Currently, the prevalence of diabetes is approximately the same in man and women, but there are some indications that at the same level of obesity, man have a higher risk due to a more visceral adipose tissue distribution.
While it is hard to dissect cultural lifestyle factors from genetic factors, there seems to be an excess genetic risk of diabetes in certain ethnic groups such as South Asians and the indigenous people of certain regions, such as the Aboriginals in Australia. However, it is not so much the genetic predisposition per se, as the influence of affluence on this genetic predisposition that explains the relatively recent increase in diabetes prevalence in these groups.
Two out of every three diabetes patients lives in urbanized areas, and those in the lower socio-economic classes are diproportionally affected. The reasons for this are still poorly understood, but unhealthier lifestyles may be an important mediating factor. Globally, it is the lower-middle income countries that contribute most to the prevalence of the disease, possible because these are the countries where recent urbanisation and economic growth have most drastically changed lifestyle and longevity.
Physical activity has beneficial effects on glucose metabolism and on the risk of becoming obese. However, at the population level sedentary behaviour (i.e. the total lack of any physical activity) is probably more important as a risk factor than the lack of high-intensity physical activity. Particularly in children, clear associations are found between sedentary behaviours (such as TV viewing) and the risks of becoming obese.
Over the years several dietary factors have been implicated as risk factors for diabetes. It is not surprising that, given the strong relationship between obesity and diabetes, some of the best evidence for prevention of diabetes comes from studies where dietary intervention (mainly caloric restriction) was coupled to increased physical activity. Apart from total caloric intake, certain dietary factors have been associated with the risk of diabetes. Of late, particularly sugar-sweetened beverages are thought to increase diabetes risk. Other factors, such as coffee and fibre intake, are associated with lower risks of getting diabetes. However, dietary studies are notoriously difficult to perform and prone to bias because people with healthy diets tend to exhibit other healthy behaviours as well.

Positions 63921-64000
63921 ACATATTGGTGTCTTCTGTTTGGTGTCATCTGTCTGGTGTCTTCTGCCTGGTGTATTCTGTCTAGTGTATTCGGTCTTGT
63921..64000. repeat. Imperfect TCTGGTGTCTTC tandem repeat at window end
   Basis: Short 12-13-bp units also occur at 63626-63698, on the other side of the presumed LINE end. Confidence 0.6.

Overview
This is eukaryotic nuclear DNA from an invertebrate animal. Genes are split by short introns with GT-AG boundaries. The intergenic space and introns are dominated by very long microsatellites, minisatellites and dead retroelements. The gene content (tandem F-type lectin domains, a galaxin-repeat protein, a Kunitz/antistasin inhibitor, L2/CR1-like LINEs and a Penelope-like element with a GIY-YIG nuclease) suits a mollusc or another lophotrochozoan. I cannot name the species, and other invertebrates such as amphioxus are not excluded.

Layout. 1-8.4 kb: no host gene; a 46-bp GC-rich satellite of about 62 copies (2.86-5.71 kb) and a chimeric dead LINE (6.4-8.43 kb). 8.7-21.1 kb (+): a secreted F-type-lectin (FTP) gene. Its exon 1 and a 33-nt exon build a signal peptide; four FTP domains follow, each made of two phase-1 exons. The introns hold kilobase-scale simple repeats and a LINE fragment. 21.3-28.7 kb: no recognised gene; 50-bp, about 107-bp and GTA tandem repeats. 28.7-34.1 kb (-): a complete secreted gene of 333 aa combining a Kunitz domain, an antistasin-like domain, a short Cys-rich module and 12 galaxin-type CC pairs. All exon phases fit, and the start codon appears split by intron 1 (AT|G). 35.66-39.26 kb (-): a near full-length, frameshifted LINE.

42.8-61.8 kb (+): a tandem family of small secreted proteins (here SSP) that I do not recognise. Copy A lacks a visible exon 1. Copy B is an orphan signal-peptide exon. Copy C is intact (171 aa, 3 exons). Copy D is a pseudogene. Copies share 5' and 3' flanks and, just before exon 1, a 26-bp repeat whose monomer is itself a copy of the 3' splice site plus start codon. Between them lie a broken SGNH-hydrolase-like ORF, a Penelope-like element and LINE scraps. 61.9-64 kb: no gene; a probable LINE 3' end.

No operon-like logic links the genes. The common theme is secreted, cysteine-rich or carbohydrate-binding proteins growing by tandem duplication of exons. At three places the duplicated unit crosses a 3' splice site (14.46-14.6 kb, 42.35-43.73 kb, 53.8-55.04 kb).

Evidence is accumulating that events in early life, even during the fetal stage, may influence diabetes risks in adulthood. Originally, the focus was on the association between birth weight and risk, nut is has now become clear that much more subtle factors, such as deficiencies of micronutrients in early life, may play a role.
Various environmental toxicants/pollutants have been associated with the risk of type 2 diabetes. While the epidemiological evidence in humans is still inconclusive, animal studies give some credibility to the thought that some of the modern biochemicals may be harmful, and more studies in this field are needed. Interestingly, shift work as well as lack of sleep have also been implicated as risk factors for type 2 diabetes. Whether this is related to the disruption of the biological clock or to stress is not fully clear, but the relationship has repeatedly been shown to exist.
The main hormones involved in stress reactions, cortisol and (nor)adrenalin, are well known for their glucose-raising effect and short-term increases in glucose in responmse to stress are clearly documented. However, as yet there is no consistent epidemiological evidence for a relation between (long-term) stress and the risk of type 2 diabetes.
^ Whiting David R.. IDF Diabetes Atlas: Global estimates of the prevalence of diabetes for 2011 and 2030. Diabetes Research and Clinical Practice. Elsevier BV; 94(3):311-321. Available from: http://dx.doi.org/10.1016/j.diabres.2011.10.029
^ Guariguata L.. Global estimates of diabetes prevalence for 2013 and projections for 2035. Diabetes Research and Clinical Practice. Elsevier BV; 103(2):137-149. Available from: http://dx.doi.org/10.1016/j.diabres.2013.11.002